The question ‘what is a TLA?’ is one of those that makes one wish never to go into an office again. Three Letter Acronyms should not exist in real life. The members at Lords, when giving polite and gentle applause, do not nod to each other and utter ‘JGS’. Henry Longhurst did not begutter his commentaries with ‘TFL, ITR’. My car parking prowess is not criticized as ‘MTL’.
If there is need to settle any doubts that you may have, the phrases were ‘jolly good shot’, ‘too far left, in the rough’ and ‘missed the lines’. Nevertheless, working life is plagued by the linguistic abhorrences that are acronyms. Presumably we use them as insecure attempts to sound knowledgeable. Or maybe it is that I am simply failing to recognize the advent of text-speak as a legitimate new variant of language. But as usual, I have digressed. This week I wished to discuss the FLA that is the IPCC: the Intergovernmental Panel on Climate Change. This estimable offshoot of the United Nations has started to set the framework for COP26 (COP is the acronym for Conference Of the Parties), at which the majority of the world will prove, or disprove, their commitment to decarbonization. The IPCC this morning has published a seminal report that markedly raises the temperature ahead of COP26.
This matters. I have said on innumerable opportunities that decarbonization is the single most-important driver of economies and financial markets for the next thirty years, at least. Yet it still feels as if governments, companies and investors simply do not grasp its magnitude. But before I climb too far up my stack of soapboxes, my point today is that the investment world suffers from enormously muddled thinking when it comes to carbon. And particularly so because of the concept of ‘ESG’ – the principle of investing according to environmental, social and governance factors.
If one thinks in terms of Venn diagrams, ESG and climate change are different but overlapping circles. Put simply, having a leading equal opportunities employment policy may help to build a better and more sustainable business, but it is not going to stop the Arctic from melting. The need to cut greenhouse gas emissions affects every business, from the best to the worst. And it is this that creates both the investment opportunity and the threat.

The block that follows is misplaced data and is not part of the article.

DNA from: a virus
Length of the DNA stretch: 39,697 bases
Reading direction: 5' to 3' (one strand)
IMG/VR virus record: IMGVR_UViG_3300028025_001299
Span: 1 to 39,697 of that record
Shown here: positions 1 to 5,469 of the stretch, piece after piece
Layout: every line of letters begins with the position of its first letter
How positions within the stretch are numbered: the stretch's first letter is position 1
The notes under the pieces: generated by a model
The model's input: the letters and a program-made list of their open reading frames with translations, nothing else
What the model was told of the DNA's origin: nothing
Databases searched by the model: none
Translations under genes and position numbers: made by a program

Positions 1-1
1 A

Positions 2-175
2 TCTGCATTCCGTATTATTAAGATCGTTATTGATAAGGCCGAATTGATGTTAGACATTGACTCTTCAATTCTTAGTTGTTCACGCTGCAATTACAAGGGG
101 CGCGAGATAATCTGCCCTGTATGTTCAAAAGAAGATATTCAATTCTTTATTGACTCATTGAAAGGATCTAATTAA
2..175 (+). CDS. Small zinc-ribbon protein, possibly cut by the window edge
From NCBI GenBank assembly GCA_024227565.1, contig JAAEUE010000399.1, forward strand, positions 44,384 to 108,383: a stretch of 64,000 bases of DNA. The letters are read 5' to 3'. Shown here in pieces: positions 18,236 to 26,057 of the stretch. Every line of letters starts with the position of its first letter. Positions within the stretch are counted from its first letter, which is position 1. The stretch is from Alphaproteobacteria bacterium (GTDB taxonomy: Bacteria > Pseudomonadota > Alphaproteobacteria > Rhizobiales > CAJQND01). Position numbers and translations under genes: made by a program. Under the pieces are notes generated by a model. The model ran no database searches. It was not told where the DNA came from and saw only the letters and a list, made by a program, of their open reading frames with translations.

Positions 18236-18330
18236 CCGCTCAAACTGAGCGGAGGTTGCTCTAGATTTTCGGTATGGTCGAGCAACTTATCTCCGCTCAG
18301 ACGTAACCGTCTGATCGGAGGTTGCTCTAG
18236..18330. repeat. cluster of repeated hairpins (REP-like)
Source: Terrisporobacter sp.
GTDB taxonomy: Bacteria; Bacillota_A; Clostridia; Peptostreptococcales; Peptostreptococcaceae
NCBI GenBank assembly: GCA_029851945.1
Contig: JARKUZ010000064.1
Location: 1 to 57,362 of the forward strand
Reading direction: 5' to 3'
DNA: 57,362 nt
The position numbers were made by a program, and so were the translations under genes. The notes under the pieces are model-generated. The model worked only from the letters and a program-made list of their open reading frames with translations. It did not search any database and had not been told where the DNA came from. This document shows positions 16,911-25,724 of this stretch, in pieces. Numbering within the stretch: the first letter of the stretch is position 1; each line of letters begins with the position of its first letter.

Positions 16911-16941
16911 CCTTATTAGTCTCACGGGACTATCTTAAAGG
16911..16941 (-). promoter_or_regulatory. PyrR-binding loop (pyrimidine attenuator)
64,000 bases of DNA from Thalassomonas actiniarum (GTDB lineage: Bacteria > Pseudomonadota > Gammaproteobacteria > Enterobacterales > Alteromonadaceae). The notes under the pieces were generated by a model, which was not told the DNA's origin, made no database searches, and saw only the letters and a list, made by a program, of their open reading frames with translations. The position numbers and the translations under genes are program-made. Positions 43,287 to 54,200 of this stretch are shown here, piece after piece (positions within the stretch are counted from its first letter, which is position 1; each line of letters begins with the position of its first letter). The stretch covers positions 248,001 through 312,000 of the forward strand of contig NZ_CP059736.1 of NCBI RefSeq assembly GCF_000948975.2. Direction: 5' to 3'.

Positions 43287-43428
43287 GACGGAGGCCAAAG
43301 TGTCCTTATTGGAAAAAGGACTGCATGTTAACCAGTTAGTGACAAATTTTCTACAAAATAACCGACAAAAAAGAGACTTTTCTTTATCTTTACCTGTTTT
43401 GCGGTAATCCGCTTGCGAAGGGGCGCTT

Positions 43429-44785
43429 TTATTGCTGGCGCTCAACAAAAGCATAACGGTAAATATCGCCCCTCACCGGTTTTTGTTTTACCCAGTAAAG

The IPCC has very clearly stated that the world is up a certain creek of its own making, but that we still have a paddle. COP26 will very largely determine whether the governments of the world have the gumption to paddle like never before. The likelihood is not, because it is too difficult. Governments and companies alike are quick to make bold pledges. Our role as both voters and shareholders is to hold them accountable for these. What is the plan of action? Companies are increasingly prone to claim an ambition to be ‘carbon neutral by 2030’. Or 2040. It sounds lovely and comforting, and well done for being so caring. But what does this actually mean and what are they, in the real world, going to do to achieve this?
The simple reality of these questions is, I argue, tending to be lost in the distracting fog of ESG. As an investment and corporate standard, ESG is without doubt the greatest step forwards in the creation of sustainable, long-term investment value that I have seen in my career. Which is a long time: Lady in Red was top of the hit parade at the time, Andy had just married Fergie and we were still smarting about Peter Shilton’s inability to outjump a five foot five inch Argentinian. ESG should not, though, distract from the monumental challenges posed by the need to decarbonize the global economy. As I have said, the two are separate (but overlapping) issues.
Last week, as we had expected, the Bank of England was masterful in saying precisely nothing about the current state of the UK’s economy. Economic data from around the world, though, was very strong, including the latest evidence of the state of the service sectors, and also of job creation in the United States. In this world of parallel universes, this data had no effect on bond yields, which remain at an effective zero around the world. The price of gold, though, has fallen quite sharply. The reasons for this are, apparently, ‘technical’; which means that a number of investors’ computers have been trained to sell when the price falls to a certain level. The likelihood is that there will be more of this for a while. This, though, does not disguise the truism that the more the price of gold falls, the better value it is (one’s pound, euro or dollar is capable of buying more of it). On Wednesday afternoon this week we see the latest update to the state of American inflation. We shall see if that reawakens anyone’s interest in the yellow stuff.
Finally, well done to the surprisingly large number of you who knew about the itsy bitsy teeny weeny yellow polka dot bikini. A tougher one today: who realised at the age of thirty-seven that she’d never ride through Paris in a sports car with the warm wind in her hair?
Jim Wood-Smith – CIO Private Clients & Head of Research
All charts and data sourced from FactSet
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